If you or a member of your family is facing criminal charges in Myrtle Beach, there is no doubt that you are anxious about the road ahead. You are not alone – most of our criminal defense clients worry about the uncertainties surrounding the legal process and what is next in their case.
At the Law Office of Richard Waring, we empathize with this stress, and as such, make every effort to address anxiety-inducing questions like:
We cannot answer these questions in detail until we have time to review your case and speak with you one-on-one. Until that time, this high-level view of Myrtle Beach’s criminal case timeline can offer some insight into what lies ahead.
This is the first step in the criminal case timeline. During this time, police officer(s) will investigate the potential crime at hand and arrest whomever the officer(s) believes to be responsible. At this point, the person in question is considered a Defendant.
Shortly after the arrest (typically within the same day), defendants are granted an initial bond hearing. This short proceeding determines whether a defendant will be released from jail while charges are pending. It is wise to hire a criminal defense lawyer in Myrtle Beach, SC, before this hearing so that they may argue on your behalf.
The purpose of the preliminary hearing is to determine whether or not there is sufficient evidence (or probable cause) for the case to carry on. Defendants must request this hearing within 20 days of their initial bond setting. Hearings typically commence within three to six weeks. It is especially important that defendants retain the services of an experienced criminal defense attorney at this stage.
The main purpose of this court date is to determine if the defendant has hired an attorney or will need a public defender appointed to them. If you have an attorney before this hearing, defendants are not required to be present. The initial appearance typically happens 45 days after the arrest.
n some cases, the State may offer a plea offer to the defendant. If the defendant accepts this deal, a hearing will be scheduled to finalize the defendant’s acceptance. If the defendant pleads guilty, they are typically sentenced on the spot. If the defendant rejects the plea, he or she may have to go before the judge to ensure they understand the consequences of rejecting a plea offer.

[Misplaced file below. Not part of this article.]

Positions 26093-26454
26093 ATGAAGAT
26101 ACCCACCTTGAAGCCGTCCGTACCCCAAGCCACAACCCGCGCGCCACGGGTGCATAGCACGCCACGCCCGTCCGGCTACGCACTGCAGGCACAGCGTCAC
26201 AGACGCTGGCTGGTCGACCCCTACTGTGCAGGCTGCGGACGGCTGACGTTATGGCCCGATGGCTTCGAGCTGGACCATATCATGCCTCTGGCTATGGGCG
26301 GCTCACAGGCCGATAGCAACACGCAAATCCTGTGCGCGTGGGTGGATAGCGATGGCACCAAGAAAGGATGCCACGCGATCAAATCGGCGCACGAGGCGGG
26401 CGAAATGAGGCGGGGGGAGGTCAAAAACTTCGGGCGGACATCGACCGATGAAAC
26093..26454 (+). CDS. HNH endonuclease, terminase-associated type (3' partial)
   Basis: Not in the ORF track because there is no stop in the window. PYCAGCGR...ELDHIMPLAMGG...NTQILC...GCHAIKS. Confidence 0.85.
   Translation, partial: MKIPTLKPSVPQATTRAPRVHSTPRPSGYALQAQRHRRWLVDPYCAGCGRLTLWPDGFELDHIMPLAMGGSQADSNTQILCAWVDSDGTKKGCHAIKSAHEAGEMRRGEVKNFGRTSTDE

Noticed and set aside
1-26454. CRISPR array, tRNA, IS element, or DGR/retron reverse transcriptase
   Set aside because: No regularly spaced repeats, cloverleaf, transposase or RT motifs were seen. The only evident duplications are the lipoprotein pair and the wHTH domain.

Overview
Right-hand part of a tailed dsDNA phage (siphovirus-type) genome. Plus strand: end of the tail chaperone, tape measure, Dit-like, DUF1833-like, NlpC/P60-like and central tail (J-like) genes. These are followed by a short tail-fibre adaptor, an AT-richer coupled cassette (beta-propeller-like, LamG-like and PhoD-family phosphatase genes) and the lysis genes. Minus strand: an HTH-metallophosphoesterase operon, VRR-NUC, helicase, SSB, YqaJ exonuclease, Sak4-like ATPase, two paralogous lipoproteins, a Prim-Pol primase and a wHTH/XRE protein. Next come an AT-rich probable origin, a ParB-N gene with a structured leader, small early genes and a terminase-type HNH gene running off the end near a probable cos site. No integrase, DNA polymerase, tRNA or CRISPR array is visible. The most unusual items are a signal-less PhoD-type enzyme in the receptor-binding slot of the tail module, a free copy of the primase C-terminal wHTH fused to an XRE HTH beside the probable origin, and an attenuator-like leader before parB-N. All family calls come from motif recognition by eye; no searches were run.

Under Rule 5 of the South Carolina Rules of Criminal Procedure, the defendant will receive all evidence that will be used against them. As your criminal defense attorneys in Myrtle Beach, we will submit a written request to the court to obtain this information. It may take the State weeks or months to turn over their evidence, especially if that evidence is new.
The first barrier for the State to prosecute takes place during the preliminary hearing. The second occurs during the indictment phase. In general terms, an indictment is a document that details the criminal charges which the defendant must face. Each crime listed on the indictment is called a “count.” During this phase, the State will gather a “grand jury” comprised of public citizens. This jury is presented with evidence to help them approve or disapprove of the charges contained in the indictment. If the indictment is approved, the defendant’s case will proceed to trial. If it is rejected, charges are usually dropped.
During the trial, both the defense and prosecution will present evidence to a jury, who will hand down a final verdict. The prosecutor’s job during the trial is to convince the jury, beyond any reasonable doubt, that the defendant is guilty. The defendant is under no obligation to prove anything. As an experienced criminal defense lawyer and former prosecutor, Richard Waring will work hard to convince the jury of his client’s innocence while pointing out holes in the prosecution’s case.
Typically, a trial in Myrtle Beach includes the following phases:
The latest update from the National Weather Service in Wilmington, N.C., indicates forecasters are increasingly confident that the area will see freezing rain, slick roads, and downed trees and power lines caused by ice. The storm is expected to begin early Friday and last through Saturday morning, though ice may not begin to melt for a couple days.An ice-storm warning is in effect in a South Carolina county and five...
The latest update from the National Weather Service in Wilmington, N.C., indicates forecasters are increasingly confident that the area will see freezing rain, slick roads, and downed trees and power lines caused by ice. The storm is expected to begin early Friday and last through Saturday morning, though ice may not begin to melt for a couple days.
An ice-storm warning is in effect in a South Carolina county and five North Carolina counties, according to the NWS. Those are Horry County, S.C., and Columbus Brunswick, Bladen, New Hanover and Pender counties in North Carolina.
In Horry County, the storm prompted schools to move to online learning Friday, Horry County Schools announced Wednesday.